Gao X, Sanderson SM, Dai Z, Reid MA, Cooper DE, Lu M, Richie JP Jr, Ciccarella A, Calcagnotto A, Mikhael PG, Mentch SJ, Liu J, Ables G, Kirsch DG, Hsu DS, Nichenametla SN, Locasale JW.
Nature. 2019 Aug;572(7769):397-401
Nutrition exerts considerable effects on health, and dietary interventions are commonly used to treat diseases of metabolic aetiology. Although cancer has a substantial metabolic component1, the principles that define whether nutrition may be used to influence outcomes of cancer are unclear2. Nevertheless, it is established that targeting metabolic pathways with pharmacological agents or radiation can sometimes lead to controlled therapeutic outcomes. By contrast, whether specific dietary interventions can influence the metabolic pathways that are targeted in standard cancer therapies is not known. Here we show that dietary restriction of the essential amino acid methionine-the reduction of which has anti-ageing and anti-obesogenic properties-influences cancer outcome, through controlled and reproducible changes to one-carbon metabolism. This pathway metabolizes methionine and is the target of a variety of cancer interventions that involve chemotherapy and radiation. Methionine restriction produced therapeutic responses in two patient-derived xenograft models of chemotherapy-resistant RAS-driven colorectal cancer, and in a mouse model of autochthonous soft-tissue sarcoma driven by a G12D mutation in KRAS and knockout of p53 (KrasG12D/+;Trp53-/-) that is resistant to radiation. Metabolomics revealed that the therapeutic mechanisms operate via tumour-cell-autonomous effects on flux through one-carbon metabolism that affects redox and nucleotide metabolism-and thus interact with the antimetabolite or radiation intervention. In a controlled and tolerated feeding study in humans, methionine restriction resulted in effects on systemic metabolism that were similar to those obtained in mice. These findings provide evidence that a targeted dietary manipulation can specifically affect tumour-cell metabolism to mediate broad aspects of cancer outcome.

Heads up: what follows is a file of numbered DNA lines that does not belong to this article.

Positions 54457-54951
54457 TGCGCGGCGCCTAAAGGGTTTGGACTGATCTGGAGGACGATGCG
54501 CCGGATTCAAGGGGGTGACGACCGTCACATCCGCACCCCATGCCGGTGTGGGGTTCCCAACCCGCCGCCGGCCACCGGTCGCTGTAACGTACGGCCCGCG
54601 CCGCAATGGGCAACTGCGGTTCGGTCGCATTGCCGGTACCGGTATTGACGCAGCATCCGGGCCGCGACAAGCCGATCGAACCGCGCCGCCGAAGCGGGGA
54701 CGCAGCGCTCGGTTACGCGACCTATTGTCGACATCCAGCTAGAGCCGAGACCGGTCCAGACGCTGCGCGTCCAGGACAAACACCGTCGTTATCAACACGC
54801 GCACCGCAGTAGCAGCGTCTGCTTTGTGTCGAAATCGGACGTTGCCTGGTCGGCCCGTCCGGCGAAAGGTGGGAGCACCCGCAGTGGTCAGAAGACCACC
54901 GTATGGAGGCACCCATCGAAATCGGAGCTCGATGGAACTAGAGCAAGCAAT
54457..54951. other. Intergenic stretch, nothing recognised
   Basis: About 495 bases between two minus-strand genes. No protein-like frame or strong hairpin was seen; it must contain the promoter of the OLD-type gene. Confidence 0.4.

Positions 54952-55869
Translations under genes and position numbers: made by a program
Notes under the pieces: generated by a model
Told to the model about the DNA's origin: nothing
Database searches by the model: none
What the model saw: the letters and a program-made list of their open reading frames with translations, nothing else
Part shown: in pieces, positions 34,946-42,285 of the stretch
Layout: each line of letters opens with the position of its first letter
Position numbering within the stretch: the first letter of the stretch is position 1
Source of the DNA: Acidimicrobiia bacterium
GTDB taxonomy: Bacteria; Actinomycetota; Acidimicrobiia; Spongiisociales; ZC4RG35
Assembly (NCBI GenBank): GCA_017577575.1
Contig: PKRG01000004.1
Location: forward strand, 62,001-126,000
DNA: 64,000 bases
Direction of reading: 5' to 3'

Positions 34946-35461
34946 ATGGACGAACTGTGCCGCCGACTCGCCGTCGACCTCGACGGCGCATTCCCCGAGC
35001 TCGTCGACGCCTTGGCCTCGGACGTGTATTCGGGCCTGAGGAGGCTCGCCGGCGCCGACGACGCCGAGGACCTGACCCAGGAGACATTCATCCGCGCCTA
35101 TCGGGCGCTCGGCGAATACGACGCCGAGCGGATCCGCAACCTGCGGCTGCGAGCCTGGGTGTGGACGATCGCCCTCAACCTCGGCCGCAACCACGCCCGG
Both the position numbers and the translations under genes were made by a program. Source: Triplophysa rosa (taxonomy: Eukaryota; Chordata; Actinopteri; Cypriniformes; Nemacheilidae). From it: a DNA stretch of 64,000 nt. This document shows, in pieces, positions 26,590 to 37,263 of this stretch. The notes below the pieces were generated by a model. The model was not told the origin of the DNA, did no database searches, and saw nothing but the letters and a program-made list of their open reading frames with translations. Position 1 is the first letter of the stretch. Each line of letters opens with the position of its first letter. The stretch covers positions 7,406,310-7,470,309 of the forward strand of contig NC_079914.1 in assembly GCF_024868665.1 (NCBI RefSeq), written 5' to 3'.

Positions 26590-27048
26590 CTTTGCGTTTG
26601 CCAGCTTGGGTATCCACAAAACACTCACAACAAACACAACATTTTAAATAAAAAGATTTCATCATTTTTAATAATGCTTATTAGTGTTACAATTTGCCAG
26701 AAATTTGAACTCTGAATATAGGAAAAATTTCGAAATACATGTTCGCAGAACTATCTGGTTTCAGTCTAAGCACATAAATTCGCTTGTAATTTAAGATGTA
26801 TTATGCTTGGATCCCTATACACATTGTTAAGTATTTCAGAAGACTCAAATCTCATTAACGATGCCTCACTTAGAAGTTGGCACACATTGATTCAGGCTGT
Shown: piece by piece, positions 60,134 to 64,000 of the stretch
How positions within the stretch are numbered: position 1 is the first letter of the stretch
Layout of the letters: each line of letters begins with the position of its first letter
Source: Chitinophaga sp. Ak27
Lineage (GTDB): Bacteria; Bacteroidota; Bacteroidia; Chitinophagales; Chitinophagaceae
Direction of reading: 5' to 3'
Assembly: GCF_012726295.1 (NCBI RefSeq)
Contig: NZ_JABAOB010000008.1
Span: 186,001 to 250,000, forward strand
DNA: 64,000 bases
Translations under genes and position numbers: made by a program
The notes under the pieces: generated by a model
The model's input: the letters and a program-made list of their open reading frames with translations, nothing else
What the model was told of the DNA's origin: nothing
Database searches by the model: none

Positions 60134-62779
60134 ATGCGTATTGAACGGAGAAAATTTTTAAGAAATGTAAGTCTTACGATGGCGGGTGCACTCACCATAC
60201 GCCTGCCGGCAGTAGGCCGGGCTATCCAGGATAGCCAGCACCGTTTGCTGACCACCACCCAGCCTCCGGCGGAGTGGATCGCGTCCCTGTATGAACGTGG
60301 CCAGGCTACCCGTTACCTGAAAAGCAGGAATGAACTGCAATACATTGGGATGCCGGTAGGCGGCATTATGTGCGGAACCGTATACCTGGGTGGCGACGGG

One of the negative aspects of aging is the decreased ability to maintain normal cellular functions, which eventually manifests as disease. Optimal maintenance of DNA methylation is critical for normal cellular functions, but, as organisms age, the number of methyl groups on DNA drops. This may result in the development of disorders such as cancer, impaired glucose/lipid metabolism, and cardiovascular diseases.
The two major dietary sources of methyl groups in animals are methionine and choline. Past research has shown that rats and mice fed diets low in methionine (MR) but optimal in choline are less susceptible to aging-associated diseases and outlive mice on regular diets. In this study, Senior Scientist Dr. Sailendra Nichenametla and his team hypothesized that an MR diet induces changes in DNA methylation, which ultimately contributes to its beneficial effects. Dr. Nichenametla investigated this hypothesis in mice of two different ages (young and adult) by feeding each either a control diet (normal levels of choline and methionine; CF) or an MR diet (normal choline levels, but 80% less methionine).
Findings from this study suggest that an MR diet, despite containing comparatively fewer methyl groups, prevents loss of DNA methylation in the liver. While seeming paradoxical, these findings are plausible and highlight the complexity of biological systems. A decrease in a number of methyl groups coming from methionine may not have an effect because of the presence of choline, which also contributes to methyl groups. However, the MR diet results in lower levels of S-adenosylhomocysteine (SAH). Previous studies found that SAH levels increase during aging.